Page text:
Additional construction projects at Hamburg International Airport

The airport authorities started individual construction projects after the completion of the HAM 21 project. Runway 05/23 was completely renewed at its south eastern end with an investment of €5.6m and was completed in 2013. The runway was extended to 285m in length and 40m in width.

In March 2014, construction started on a new air cargo centre named the Hamburg Airport Cargo Center (HACC), which will replace the existing cargo centre. The new HACC will have office buildings in an area of 6,000m², while 20,000m² of area will be assigned to logistics operations. It will also have 40 loading ramps and 36 parking positions and will be directly connected to the airport’s apron. With an investment of €45m, the project is expected to be ready by 2015.

A new multi-storey car parking P1, whose construction started in 2013, was opened in July 2014. The P1 is built over six levels with an area of more than 70,000m² and is located close to the terminals. It added 2,800 parking spaces and brought the total number of parking spaces at the airport to 12,000, of which 9,200 parking spaces are adjacent to the terminals.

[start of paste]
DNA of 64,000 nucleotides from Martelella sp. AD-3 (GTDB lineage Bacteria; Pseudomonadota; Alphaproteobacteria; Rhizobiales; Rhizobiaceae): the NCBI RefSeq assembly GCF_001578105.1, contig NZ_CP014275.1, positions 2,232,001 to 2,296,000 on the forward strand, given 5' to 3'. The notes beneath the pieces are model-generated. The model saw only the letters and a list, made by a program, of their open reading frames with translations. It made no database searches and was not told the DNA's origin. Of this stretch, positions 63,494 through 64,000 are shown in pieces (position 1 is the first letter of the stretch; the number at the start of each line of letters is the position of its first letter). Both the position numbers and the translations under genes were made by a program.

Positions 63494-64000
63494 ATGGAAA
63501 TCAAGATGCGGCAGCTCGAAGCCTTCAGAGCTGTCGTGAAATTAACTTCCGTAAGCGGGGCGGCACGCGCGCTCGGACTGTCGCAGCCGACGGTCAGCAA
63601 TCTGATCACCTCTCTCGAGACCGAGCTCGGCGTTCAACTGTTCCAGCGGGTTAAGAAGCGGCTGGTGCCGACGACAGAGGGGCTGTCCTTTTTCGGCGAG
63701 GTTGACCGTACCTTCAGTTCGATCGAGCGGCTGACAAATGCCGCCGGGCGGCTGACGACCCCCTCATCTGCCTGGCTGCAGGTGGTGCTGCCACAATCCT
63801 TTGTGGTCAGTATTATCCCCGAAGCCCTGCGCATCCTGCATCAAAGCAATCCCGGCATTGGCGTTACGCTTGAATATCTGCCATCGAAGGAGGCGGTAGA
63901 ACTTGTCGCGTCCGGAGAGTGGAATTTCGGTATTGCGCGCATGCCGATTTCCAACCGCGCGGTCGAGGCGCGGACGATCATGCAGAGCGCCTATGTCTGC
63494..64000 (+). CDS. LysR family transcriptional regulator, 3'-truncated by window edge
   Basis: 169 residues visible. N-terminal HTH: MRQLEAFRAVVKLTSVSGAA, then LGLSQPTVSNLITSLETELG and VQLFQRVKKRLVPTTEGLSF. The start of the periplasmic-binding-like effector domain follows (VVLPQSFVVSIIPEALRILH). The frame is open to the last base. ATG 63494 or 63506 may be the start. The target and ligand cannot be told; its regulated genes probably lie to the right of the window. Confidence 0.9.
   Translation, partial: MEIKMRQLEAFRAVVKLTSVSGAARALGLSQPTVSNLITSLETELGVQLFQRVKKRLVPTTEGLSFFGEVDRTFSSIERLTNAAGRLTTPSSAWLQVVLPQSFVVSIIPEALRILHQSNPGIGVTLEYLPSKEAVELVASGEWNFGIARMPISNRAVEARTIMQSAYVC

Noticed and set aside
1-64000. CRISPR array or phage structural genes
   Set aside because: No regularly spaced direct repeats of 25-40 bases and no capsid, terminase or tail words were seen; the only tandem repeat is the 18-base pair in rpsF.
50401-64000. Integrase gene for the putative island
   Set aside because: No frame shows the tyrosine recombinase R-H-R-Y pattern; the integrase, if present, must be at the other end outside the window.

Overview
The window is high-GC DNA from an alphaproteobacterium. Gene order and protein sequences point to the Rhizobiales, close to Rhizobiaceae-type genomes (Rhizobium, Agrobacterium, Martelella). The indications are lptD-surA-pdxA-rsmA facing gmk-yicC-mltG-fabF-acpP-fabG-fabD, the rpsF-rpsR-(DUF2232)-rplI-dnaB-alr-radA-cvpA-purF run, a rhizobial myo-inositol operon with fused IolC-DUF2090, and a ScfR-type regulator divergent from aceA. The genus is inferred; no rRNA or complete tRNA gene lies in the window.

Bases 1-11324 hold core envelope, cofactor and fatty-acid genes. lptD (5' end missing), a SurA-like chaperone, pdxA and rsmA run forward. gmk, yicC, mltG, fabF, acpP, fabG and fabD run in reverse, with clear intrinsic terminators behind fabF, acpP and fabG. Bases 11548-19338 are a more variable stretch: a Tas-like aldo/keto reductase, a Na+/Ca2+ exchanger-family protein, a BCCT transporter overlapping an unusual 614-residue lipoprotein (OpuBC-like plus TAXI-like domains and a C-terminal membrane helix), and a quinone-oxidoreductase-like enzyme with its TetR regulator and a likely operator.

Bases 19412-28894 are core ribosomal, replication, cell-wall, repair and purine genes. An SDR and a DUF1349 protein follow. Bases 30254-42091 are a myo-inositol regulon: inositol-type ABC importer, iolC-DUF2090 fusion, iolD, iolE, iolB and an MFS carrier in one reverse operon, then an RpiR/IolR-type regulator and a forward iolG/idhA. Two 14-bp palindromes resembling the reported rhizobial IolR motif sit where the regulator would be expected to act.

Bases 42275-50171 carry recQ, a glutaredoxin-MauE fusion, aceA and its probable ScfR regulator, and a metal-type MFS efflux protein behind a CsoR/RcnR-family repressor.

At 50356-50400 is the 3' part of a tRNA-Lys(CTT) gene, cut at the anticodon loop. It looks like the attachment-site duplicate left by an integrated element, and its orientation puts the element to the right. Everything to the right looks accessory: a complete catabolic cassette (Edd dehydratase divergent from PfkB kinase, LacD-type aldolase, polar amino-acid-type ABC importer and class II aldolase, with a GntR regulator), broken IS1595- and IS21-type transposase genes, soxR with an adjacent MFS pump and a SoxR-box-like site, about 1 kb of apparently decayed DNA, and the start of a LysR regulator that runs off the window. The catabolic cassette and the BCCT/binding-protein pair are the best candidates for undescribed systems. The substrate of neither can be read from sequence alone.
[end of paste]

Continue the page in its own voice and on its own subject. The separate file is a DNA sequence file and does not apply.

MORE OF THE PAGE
Terminal features

The airport has two terminals, named Terminal 1 (T1) and Terminal 2 (T2), which have a combined capacity of 15 million passengers a year. The T1 started operations in 2005, has a floor area of 59,357m² and is one-third bigger than the T2.

The T1 has seven floors with an office space of 6,396m², retail and service area of 1,496m², and catering area of 1,000m². The terminal has 58 check-in counters, 11 shops and restaurants, and 26 tour operators and serves approximately 45 airlines. It also has a 1.6km-long baggage conveyor belt, which can handle 6,000 suitcases an hour.

Oslo Airport’s Terminal 2 in Norway will increase the passenger handling capacity of the airport to 28 million travellers a year.